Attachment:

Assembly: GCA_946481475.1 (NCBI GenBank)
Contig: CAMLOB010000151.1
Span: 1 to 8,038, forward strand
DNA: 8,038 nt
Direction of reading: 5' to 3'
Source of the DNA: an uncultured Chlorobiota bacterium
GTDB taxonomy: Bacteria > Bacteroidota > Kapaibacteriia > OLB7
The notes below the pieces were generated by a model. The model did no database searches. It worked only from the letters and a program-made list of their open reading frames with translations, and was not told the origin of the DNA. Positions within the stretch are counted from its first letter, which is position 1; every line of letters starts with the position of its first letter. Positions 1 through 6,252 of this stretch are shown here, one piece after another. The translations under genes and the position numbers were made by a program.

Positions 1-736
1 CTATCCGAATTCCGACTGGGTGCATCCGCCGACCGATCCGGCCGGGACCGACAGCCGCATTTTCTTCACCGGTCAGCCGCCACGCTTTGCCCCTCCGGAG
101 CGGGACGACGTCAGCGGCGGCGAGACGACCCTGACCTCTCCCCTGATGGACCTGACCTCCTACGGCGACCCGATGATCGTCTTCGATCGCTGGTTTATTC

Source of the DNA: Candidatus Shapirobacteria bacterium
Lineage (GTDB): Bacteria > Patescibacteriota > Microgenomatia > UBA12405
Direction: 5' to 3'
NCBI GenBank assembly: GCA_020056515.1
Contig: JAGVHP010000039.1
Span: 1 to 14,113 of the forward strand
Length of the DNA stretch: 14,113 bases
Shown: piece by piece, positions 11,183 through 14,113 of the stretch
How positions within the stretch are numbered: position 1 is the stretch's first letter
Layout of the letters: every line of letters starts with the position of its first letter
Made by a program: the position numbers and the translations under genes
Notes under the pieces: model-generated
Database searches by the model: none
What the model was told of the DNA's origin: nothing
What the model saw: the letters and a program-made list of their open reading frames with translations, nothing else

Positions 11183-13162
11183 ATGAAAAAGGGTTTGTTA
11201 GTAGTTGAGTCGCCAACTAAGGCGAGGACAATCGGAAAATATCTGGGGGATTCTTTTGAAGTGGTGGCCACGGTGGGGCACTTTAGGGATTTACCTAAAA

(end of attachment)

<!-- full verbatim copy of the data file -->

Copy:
Assembly: GCA_946481475.1 (NCBI GenBank)
Contig: CAMLOB010000151.1
Span: 1 to 8,038, forward strand
DNA: 8,038 nt
Direction of reading: 5' to 3'
Source of the DNA: an uncultured Chlorobiota bacterium
GTDB taxonomy: Bacteria > Bacteroidota > Kapaibacteriia > OLB7
The notes below the pieces were generated by a model. The model did no database searches. It worked only from the letters and a program-made list of their open reading frames with translations, and was not told the origin of the DNA. Positions within the stretch are counted from its first letter, which is position 1; every line of letters starts with the position of its first letter. Positions 1 through 6,252 of this stretch are shown here, one piece after another. The translations under genes and the position numbers were made by a program.

Positions 1-736
1 CTATCCGAATTCCGACTGGGTGCATCCGCCGACCGATCCGGCCGGGACCGACAGCCGCATTTTCTTCACCGGTCAGCCGCCACGCTTTGCCCCTCCGGAG
101 CGGGACGACGTCAGCGGCGGCGAGACGACCCTGACCTCTCCCCTGATGGACCTGACCTCCTACGGCGACCCGATGATCGTCTTCGATCGCTGGTTTATTC

Source of the DNA: Candidatus Shapirobacteria bacterium
Lineage (GTDB): Bacteria > Patescibacteriota > Microgenomatia > UBA12405
Direction: 5' to 3'
NCBI GenBank assembly: GCA_020056515.1
Contig: JAGVHP010000039.1
Span: 1 to 14,113 of the forward strand
Length of the DNA stretch: 14,113 bases
Shown: piece by piece, positions 11,183 through 14,113 of the stretch
How positions within the stretch are numbered: position 1 is the stretch's first letter
Layout of the letters: every line of letters starts with the position of its first letter
Made by a program: the position numbers and the translations under genes
Notes under the pieces: model-generated
Database searches by the model: none
What the model was told of the DNA's origin: nothing
What the model saw: the letters and a program-made list of their open reading frames with translations, nothing else

Positions 11183-13162
11183 ATGAAAAAGGGTTTGTTA
11201 GTAGTTGAGTCGCCAACTAAGGCGAGGACAATCGGAAAATATCTGGGGGATTCTTTTGAAGTGGTGGCCACGGTGGGGCACTTTAGGGATTTACCTAAAA